Caulking the Tub

In preparation for the optimistic “Big Move of 2012,” I’ve been working on little projects around our condo to fix up and stage the place for when we put our home on the market. I actually did this project earlier last year, but it is relevant to what’s happening now. Plus, Christmas was crazy and I didn’t work on any projects so I had to pull something from the archives. You can relate? This was before blogging days so I was still getting the hang of photographing all the steps. Honestly, still getting the hang of that.

The caulk around my tub was looking a bit icky. Some mildew spots had started to appear and some of the edges were peeling.

I don't know what's up with that brown stuff. Ick.

I tried bleaching the area, which helped, but there were still black spots to be seen. No matter how much I scrubbed, the bathtub always looked dirty. Not something I wanted potential buyers to think when they tour the condo.

So I picked up a caulking set at Wally World. I don’t remember the exact price but I think it was around $10-12.

I had to grab this stuff too!

I ripped out the old caulk with the handy tool that came with the kit. I also used a pair of scissors to cut the old caulk at the base of the tub so I could leave the caulk around the walls intact. I wasn’t redoing the entire shower, just the edge of the tub. The rest of the caulk was in great shape.

I wedged this tool under the peeling caulk and used it to rip it out.

Snip snip!

Then, I attacked the mildew! I used bleach (no wussy stuff here) to spray in the cracks and rinsed with water until the water was clear with no yucky black spots. I let everything air dry for a good 24 hours. I used Husband’s shower in the mean time. Yes, I bathe everyday. Scouts’ honor!

Once I was sure every nook and cranny was dry and mildew free, it was time to get to business. I attached the small tip to the caulk tube because I wanted a very thin caulk line. Then, I applied the caulk around the tub. Easy, peasy, and messy. A pro might have been able to do this without using their fingers, but I’m not a pro. No pics of this part of the process because I had caulk all over my fingers. That would not have been very good for the ol’ Nikon. I used a wet rag to wipe off any oopsies and to give the tub a straight, even line of caulk. It's the same idea as cleaning up paint mistakes.

I closed the door to keep a certain curious fur ball cat out of the bathroom and let everything cure for the time recommended on the tube. I actually let it dry a little longer because I live in the South where it is RIDICULOUSLY humid and sometimes things take longer to dry. Better safe than redoing this project again!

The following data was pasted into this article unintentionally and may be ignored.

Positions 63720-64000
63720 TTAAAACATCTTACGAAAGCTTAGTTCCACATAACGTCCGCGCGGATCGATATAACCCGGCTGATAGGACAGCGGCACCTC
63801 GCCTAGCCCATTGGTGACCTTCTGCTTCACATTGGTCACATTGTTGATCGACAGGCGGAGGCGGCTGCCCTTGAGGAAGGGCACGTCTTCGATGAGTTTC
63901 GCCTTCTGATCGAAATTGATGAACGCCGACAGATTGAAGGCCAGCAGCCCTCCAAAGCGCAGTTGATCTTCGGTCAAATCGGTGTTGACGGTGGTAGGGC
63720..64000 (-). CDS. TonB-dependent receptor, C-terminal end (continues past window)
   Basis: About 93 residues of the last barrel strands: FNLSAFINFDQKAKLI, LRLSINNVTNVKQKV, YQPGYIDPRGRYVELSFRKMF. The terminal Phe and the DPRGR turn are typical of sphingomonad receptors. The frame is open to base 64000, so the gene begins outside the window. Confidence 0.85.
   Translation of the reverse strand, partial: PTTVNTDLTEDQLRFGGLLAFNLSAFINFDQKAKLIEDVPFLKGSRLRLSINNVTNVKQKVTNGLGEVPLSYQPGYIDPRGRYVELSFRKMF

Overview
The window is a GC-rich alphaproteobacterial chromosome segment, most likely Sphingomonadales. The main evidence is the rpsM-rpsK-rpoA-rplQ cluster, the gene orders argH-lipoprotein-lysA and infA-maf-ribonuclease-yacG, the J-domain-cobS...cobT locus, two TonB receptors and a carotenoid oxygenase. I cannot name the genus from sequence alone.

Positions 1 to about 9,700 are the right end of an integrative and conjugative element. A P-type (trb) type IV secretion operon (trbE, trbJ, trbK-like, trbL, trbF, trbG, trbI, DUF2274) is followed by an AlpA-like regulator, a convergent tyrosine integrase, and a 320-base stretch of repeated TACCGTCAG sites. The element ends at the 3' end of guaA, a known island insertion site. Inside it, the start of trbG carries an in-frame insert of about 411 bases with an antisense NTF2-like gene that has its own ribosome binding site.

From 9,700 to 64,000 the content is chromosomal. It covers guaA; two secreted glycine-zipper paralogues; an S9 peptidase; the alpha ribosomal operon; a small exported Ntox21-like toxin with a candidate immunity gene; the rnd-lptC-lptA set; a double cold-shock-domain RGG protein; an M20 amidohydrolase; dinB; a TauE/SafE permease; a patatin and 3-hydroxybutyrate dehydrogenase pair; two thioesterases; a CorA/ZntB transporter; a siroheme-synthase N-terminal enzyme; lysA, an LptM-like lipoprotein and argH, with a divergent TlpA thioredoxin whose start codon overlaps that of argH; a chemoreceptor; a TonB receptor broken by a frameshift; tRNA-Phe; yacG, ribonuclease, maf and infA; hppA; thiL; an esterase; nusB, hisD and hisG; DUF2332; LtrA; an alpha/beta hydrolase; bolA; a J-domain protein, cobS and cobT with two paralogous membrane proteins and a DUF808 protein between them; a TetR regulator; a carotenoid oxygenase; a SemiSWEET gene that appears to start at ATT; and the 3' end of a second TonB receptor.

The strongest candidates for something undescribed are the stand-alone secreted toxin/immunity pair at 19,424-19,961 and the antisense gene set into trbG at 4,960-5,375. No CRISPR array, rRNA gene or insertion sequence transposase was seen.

Still don't know what's up with the brown stuff but I can deal with it now that everything else looks spiffy and clean.

Ahh so much better and cleaner! I did this little fix up months (and months) ago and it has still held up beautifully. No mildew spots or stains! Now, when buyers peak into my bathroom, they won’t think, “Eww gross.” Hopefully, they’ll think, “WE MUST BUY NOW FOR THE FULL ASKING PRICE.”

A girl can dream, no?


Chalkboard Wine Glasses

Yes, more chalkboard projects. I told you I still have a ton of that stuff left. This is a simple project inspired by Pinterest. Don’t you just love that addiction site?

 Pinned here. Original post here.

Chalkboard wine glasses! So simple yet so cool! No need for wine charms because guests can write their names or cool designs on their glasses. I’ve also seen gold dipped wine glasses (same technique) and I think that’s a neat way to make a mismatched set look cohesive.

These steps are easy enough. Gather your supplies!

  • Chalkboard paint
  • Glasses
  • Wax paper
  • If your glasses won’t fit into your paint container, you’ll need a bowl/Tupperware/container for dipping.

That is it, my friend. Dip the bottom of your glass into the paint and then let the excess drip off. I rotated the glasses for even distribution.

Then, I placed the glasses on wax paper.

I moved the glasses around periodically to keep the paint from pooling around the edges. The paint won’t stick much to the wax paper. I didn’t use a specific amount of time for moving the glasses. I just kinda eyeballed it and did what I thought would work.

Once you no longer see thick paint rings, you can leave your glasses to cure. No more movement necessary.

See how the rings in the bottom left corner are almost non-exsistent? That's how you know you're almost done moving the glasses.

Some wax paper remnants stuck to a couple of glasses but it scrapped right off.

If have some bare spots on the bottom of the glasses and you aren’t lazy like me, you can paint over these spots and leave the bottom upright to dry. I’ll do that eventually. Probably. Maybe not. It’s the bottom.

That’s all, folks! You now have some modern-ish wine glasses that company can get creative with!

I like that I can leave the glasses unmarked and they still look contemporary. Now, to go enjoy a glass or five of wine. Hey, I have to make sure all of the glasses work properly!
Back to Top